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The online group Anonymous said Wednesday that it had paralyzed the Egyptian government's Web sites in support of the antigovernment protests.

Anonymous, a loosely defined group of hackers from all over the world, gathered about 500 supporters in online forums and used software tools to bring down the sites of the Ministry of Information and President Hosni Mubarak's National Democratic Party, said Gregg Housh, a member of the group who disavows any illegal activity himself. The sites were unavailable Wednesday afternoon.

The attacks, Mr. Housh said, are part of a wider campaign that Anonymous has mounted in support of the antigovernment protests that have roiled the Arab world. Last month, the group shut down the Web sites of the Tunisian government and stock exchange in support of the uprising that forced the country's dictator, Zine el-Abidine Ben Ali, to flee.

Mr. Housh said that the group had used its technical knowledge to help protesters in Egypt defy a government shutdown of the Internet that began last week. "We want freedom," he said of the group's motivation. "It's as simple as that. We're sick of oppressive governments encroaching on people."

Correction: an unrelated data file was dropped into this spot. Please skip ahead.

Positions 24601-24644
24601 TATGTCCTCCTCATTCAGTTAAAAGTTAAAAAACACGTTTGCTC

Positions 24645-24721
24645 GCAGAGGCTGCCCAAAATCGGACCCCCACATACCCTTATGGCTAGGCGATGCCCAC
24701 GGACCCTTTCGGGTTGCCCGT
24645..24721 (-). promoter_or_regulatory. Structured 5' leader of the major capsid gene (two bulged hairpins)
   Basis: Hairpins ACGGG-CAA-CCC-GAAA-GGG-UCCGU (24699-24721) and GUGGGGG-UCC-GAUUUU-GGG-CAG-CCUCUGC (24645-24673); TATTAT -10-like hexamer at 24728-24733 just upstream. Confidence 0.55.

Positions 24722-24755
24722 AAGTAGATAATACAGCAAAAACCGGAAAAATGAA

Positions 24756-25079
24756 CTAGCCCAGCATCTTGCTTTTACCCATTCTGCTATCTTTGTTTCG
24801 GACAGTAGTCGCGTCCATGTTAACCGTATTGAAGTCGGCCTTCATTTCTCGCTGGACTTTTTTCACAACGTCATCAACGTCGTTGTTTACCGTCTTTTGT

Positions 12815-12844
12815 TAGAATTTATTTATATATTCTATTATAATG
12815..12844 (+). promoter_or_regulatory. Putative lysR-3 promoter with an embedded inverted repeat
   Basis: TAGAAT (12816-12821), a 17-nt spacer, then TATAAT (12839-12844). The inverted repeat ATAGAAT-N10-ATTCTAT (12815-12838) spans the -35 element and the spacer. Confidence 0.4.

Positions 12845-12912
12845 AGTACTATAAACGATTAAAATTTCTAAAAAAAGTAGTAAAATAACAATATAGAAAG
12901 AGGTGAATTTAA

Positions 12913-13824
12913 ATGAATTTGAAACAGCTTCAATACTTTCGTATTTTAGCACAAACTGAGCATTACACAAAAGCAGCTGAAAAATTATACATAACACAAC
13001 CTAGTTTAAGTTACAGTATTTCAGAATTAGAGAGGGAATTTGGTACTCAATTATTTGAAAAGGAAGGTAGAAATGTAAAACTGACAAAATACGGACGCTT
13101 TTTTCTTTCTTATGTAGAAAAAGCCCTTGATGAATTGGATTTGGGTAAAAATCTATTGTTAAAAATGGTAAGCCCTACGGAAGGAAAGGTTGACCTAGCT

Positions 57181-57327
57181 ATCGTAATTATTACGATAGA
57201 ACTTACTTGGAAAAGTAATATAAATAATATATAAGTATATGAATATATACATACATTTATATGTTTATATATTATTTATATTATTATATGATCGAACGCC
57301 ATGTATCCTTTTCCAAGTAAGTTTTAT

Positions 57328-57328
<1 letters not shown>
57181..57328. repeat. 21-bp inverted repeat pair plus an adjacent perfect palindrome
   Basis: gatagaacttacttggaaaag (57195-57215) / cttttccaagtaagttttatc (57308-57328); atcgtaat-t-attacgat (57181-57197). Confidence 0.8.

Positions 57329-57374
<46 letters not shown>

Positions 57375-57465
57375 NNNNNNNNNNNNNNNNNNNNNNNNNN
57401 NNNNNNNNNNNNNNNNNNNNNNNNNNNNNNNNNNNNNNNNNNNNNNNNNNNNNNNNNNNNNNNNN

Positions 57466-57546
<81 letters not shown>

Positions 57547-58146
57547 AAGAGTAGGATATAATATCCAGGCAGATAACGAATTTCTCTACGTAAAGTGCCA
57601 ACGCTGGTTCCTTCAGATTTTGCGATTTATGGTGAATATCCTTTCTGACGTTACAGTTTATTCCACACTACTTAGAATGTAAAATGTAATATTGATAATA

Anonymous also mounted strikes late last year, characterized by some of its supporters as a "cyberwar," against companies like MasterCard, Visa and PayPal that had refused to process donations to the antisecrecy group WikiLeaks.

The F.B.I. said last week that it had executed 40 search warrants "throughout the United States" in connection with that campaign. The strikes by Anonymous, known as "distributed denial of service" attacks, could lead to criminal charges that carry 10-year prison sentences, the F.B.I. said. Arrests have been made and equipment seized in Britain, the Netherlands, Sweden, Germany and France, according to British and American officials. They declined to provide further details.

Barrett Brown, who is helping to organize a legal defense for those who might be prosecuted, said further raids were expected.

Mr. Housh said "these arrests aren't going to have any effect."

Just hours after the raids, he said, about 600 people, including many who had been arrested and then released, were back online and coordinating efforts in Egypt.